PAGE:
India’s 2nd largest rubber producer Tripura aims to boost production with RRII429, its own clone variety

In a bid to boost production of ‘white gold’ in the nation’s second-largest rubber producing state, a ‘rubber clone’ or engineered variety of rubber, specifically suited for agro-climatic conditions of Tripura is set to be introduced soon.

Tripura was one of the first few states to have commercially adopted rubber cultivation in NE India way back in the 1960s, albeit organized cultivation shaped up only in the eighties. But over 4 decades on, Tripura’s rubber production hasn’t seen much change. The state still produces less than 1,200 Kg per hectare plantation area against the national average of 1,500. So, in a bid to boost production of ‘white gold’ in the nation’s second-largest rubber producing state, a ‘rubber clone’ or engineered variety of rubber, specifically suited for agro-climatic conditions of Tripura is set to be introduced soon.

Speaking to, Rubber Board of India Executive Director Dr KN Raghavan said the clone variety was being tested for a long time and would be commercially introduced in a few months. Usually, a rubber clone variety is tested for nearly 20 years for identifying and eliminating all side effects. Rubber Research Institute of India 429, code name RRII429, has successfully overcome all these tests and is now waiting to be commercially introduced in the state, the official said.

Tripura is the second largest rubber producing state in India after Kerala, as per area under cultivation and quantity of produce. The state has got 85,000 hectare land area under rubber cultivation, out of which 65,000 hectare plantation area is currently mature for harvesting. But this entire bulk produces 75,000 ton rubber every year, which is less than 1,200 Kg per hectare.

While the national average is 1,500 Kg per hectare, much higher production is seen in places like Baripada in Odisha’s Mayurbhanj district where 1,800 Kg rubber is produced per hectare.

6.5 lakh ton rubber was produced in India last year, out of which Tripura produced around 12 per cent. While the figures seem promising, they have been rather stagnant in terms of per-hectare production since last 4 decades. The national annual demand of rubber is 12 lakh ton in the domestic industry which means there is more scope for producing rubber.

On the issue, the Rubber Board Executive Director said Tripura’s agro-climatic conditions hold potential to increase production to 1 lakh Kg per year. But the major challenges include lack of properly trained tappers, absence of rain-guarding of rubber plants and lack of focus on quality, he said.

Tripura belongs to NE India, where a considerable amount of time in the year witnesses monsoons showers every year. Hence, tapping or rubber is not possible in these days due to fear of dilution or contamination of the liquid latex.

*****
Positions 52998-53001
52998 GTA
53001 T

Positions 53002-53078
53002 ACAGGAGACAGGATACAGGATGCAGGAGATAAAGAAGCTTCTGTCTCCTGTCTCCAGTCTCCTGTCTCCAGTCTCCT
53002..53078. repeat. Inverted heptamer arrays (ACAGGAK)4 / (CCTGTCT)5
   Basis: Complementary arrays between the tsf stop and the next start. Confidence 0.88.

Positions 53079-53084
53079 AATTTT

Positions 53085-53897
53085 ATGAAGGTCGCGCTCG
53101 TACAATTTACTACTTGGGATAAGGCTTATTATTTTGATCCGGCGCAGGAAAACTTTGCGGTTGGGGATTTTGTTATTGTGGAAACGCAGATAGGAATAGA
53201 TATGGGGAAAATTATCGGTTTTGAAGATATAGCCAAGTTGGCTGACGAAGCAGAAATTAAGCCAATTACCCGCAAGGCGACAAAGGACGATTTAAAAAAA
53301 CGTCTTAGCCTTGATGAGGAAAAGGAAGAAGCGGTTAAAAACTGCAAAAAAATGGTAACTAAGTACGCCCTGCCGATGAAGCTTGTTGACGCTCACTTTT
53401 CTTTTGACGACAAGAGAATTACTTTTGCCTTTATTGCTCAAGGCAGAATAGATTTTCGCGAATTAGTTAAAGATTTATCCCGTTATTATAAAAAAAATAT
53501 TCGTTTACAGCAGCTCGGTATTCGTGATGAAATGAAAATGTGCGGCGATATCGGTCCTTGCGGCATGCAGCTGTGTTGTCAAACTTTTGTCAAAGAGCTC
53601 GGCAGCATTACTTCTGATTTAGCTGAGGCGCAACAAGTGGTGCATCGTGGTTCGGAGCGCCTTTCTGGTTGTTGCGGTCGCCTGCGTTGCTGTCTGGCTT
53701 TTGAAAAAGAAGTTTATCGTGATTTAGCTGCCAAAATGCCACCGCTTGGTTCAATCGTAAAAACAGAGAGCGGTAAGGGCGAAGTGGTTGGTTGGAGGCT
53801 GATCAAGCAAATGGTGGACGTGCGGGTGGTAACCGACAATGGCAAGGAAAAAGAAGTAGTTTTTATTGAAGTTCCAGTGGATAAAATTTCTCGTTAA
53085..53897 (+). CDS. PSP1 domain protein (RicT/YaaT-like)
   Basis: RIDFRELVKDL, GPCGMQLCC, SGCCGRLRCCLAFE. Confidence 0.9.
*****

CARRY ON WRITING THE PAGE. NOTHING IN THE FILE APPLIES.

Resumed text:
“Too many tapping days are lost due to lack of rain guarding in rainy season. At least 20 per cent tapping days are lost as per estimates. The rubber plants can be guarded from the rains by some sort of cover so that the tapping can continued underneath”, Dr Raghavan said.

He also informed that the Rubber Board sent four additional rubber tapping trainers to NE India this year to make way for more and more trained tappers, who can cope with the newer techniques.

State rubber board development officer Shyamal Sen informed this publication that tappers would be specially trained and upgraded to ‘Latex Harvest Technicians’, essentially an upgradation in the trade which would add professionalism and esteem to people involved with it.

According to the plans, latest harvest technicians would get new suits, knee long boots, helmets fitted with lights to facilitate rubber tapping in the wee hours of dawn and after nightfall. Officials hope this, along with a higher pay, would encourage tappers, who used to consider tapping a glamour-deprived profession, to invest more time and energy.

In terms of quality, rubber is produced in six major categories – RSS 1, 2, 3, 4, 5 and ’lot’ or ungraded quality. Till few years back, nearly all rubber produced in Tripura used to be of the last category. With a bit of training and upgradation, 35-40 per cent rubber produced in Tripura are now graded – mostly RSS 3 and 4.

Seventy per cent of rubber produced in India is consumed by the tyre industry, which means RSS 2 and 4 quality rubber is required in larger quantities.

However, in an effort to create a niche market, Tripura has produced 10 per cent of its rubber in RSS category 1 and 2, which fetches a high price. These are used for producing surgical gloves, pre-cured threads, catheters and other medical equipments.

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